On Thursday, the San Luis Obispo Tribune reported that a group of young men livestreamed a video of themselves driving for hours to the California monolith to take it down in the name of Jesus. The Tribune reported that the men streamed on DLive.tv, where they said that they carpooled for a 500 mile round trip to remove the structure and erect a crucifix instead. At one point in the livestream, the men allegedly say that they support President Donald Trump and believe in the QAnon conspiracy theory.

In the video shared to Twitter, one of the men goes on a xenophobic rant, and says various right-wing slogans. "Christ is king in this country. We don't want illegal aliens from Mexico or outer-space. So let's tear this b***h down," he says. The men then chant "Christ is King" and one declares "America First."

The men's decision to tear it down upset Mayor Heather Moreno. "We are upset that these young men felt the need to drive five hours to come into our community and vandalize the monolith," she said to The Tribune in a press release, calling the monolith "unique and fun."

December 6: Monoliths found in Isle of Wight and Washington D.C.

A shiny (literally) new monolith popped up in the UK's Isle of Wight on Sunday December 6. Sky News reported that a local man stumbled upon it while on a walk with his fiancé, sister and dog on Compton Beach.

In Washington D.C., another monolith was discovered the same day. Local Fox affiliate reported that a man had gone to take a walk only to return and find the monolith sitting on his front lawn. Unlike the other structures, the monolith sitting in a residential area is an interesting twist on the trend.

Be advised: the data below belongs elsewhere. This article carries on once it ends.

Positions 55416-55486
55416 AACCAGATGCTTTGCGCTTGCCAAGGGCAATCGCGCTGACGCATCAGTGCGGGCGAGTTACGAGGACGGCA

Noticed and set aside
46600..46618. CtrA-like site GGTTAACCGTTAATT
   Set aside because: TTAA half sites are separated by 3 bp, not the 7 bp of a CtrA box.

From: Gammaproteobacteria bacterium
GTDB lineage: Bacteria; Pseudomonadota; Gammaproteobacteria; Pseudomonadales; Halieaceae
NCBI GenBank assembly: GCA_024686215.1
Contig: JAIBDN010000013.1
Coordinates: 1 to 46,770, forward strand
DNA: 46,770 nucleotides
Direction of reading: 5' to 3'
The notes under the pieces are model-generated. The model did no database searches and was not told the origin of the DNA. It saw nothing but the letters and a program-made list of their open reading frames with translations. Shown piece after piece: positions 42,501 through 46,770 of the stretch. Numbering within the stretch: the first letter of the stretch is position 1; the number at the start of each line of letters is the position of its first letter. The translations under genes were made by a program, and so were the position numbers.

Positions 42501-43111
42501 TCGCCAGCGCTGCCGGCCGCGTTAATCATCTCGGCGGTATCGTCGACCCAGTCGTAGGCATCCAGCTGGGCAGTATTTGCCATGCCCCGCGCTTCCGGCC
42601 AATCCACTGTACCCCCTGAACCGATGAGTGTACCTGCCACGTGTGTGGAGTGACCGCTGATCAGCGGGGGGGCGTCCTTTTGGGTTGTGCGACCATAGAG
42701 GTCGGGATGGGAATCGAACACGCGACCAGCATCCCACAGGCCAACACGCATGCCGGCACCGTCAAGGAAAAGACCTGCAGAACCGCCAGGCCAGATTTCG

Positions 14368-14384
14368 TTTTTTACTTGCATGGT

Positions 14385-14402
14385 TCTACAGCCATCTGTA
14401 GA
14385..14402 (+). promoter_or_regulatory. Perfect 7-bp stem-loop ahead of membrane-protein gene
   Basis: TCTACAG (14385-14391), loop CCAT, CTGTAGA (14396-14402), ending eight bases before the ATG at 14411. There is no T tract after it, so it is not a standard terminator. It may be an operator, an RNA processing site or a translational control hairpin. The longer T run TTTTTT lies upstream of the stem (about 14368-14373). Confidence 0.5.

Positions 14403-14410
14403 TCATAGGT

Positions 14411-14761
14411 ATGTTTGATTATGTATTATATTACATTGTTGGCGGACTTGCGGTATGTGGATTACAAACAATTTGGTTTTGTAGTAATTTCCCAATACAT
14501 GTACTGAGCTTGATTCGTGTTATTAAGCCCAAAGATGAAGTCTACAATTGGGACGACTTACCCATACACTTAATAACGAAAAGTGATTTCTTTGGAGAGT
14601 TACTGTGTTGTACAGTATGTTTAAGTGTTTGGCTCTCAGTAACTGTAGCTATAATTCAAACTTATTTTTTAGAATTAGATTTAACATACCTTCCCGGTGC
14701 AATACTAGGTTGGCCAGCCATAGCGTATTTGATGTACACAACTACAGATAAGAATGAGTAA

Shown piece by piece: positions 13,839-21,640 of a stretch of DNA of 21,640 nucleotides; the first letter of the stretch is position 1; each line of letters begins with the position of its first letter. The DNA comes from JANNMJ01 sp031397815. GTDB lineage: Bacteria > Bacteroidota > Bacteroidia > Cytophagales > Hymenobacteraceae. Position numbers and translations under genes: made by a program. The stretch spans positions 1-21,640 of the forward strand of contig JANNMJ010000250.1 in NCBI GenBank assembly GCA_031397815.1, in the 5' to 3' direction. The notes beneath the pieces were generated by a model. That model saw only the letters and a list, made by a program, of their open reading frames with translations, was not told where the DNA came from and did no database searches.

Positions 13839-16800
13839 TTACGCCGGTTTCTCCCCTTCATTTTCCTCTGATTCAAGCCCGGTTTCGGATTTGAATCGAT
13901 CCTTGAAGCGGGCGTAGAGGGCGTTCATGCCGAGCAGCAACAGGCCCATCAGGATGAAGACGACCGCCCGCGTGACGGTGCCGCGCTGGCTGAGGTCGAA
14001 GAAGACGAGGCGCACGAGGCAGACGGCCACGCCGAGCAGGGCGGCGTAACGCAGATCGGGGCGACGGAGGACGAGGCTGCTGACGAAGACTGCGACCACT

December 7: San Diego Monolith Appears

Another Monolith that broke from the trend of appearing in isolated locations appeared a day later. A San Diego NBC affiliate reported that a similar structure appeared in near the Scripps Ranch Marketplace, a shopping center east of Mira Mesa. Either the aliens are getting more comfortable sneaking the monoliths closer to humans or artists are getting bolder.

December 8: Less Mysterious Australian Monolith Appears

Even though a number of the structures have left people scratching their heads, the Australian monolith's creator has come forward, nearly as quickly as it was discovered. YouTube channel I Did a Thing posted a video documenting it creating and installing a monolith in Victoria, Australia's Doongalla Picnic Ground. The monolith was created alongside comedy troupe Aunty Donna (which consists of Mark Samual Bonanno, Broden Kelly, and Zachary Ruane) to promote their new Netflix show Aunty Donna's Big Ol' House of Fun. The group hilariously take credit for the other monoliths in the video, but it appears they're only responsible for this one.

December 9: Atascadero Monolith Creators Come Forward

Even though it was taken down, Business Insider interviewed the three men behind the Atascadero monolith. The three men said they carried the monolith through the park. Unsurprisingly, they said they were fans of 2001: A Space Odyssey.

While the monoliths are interesting contrasted against the nature they're found in, it seems like they're unrelated (unfortunately). Even though I'm pulling for some secret alien-communication, it seems like the first was an art piece and the other two were copycats. Hopefully it's not just a viral marketing scheme, as The Daily Beast suggested.

Still, keep pulling for the alien invasion by the end of the year: #AlienMonolithInvasion2020.

Monolith
The first monolith was discovered in Utah, before two similar structures were found in Romania and California in the following weeks. Utah Department of Public Safety

Update 12/9/20 5:02 p.m. EST: This story has been updated to include the monoliths in San Diego, Washington D.C., Isle of Wight, and Australia. It also includes an update on the Atascadero monolith.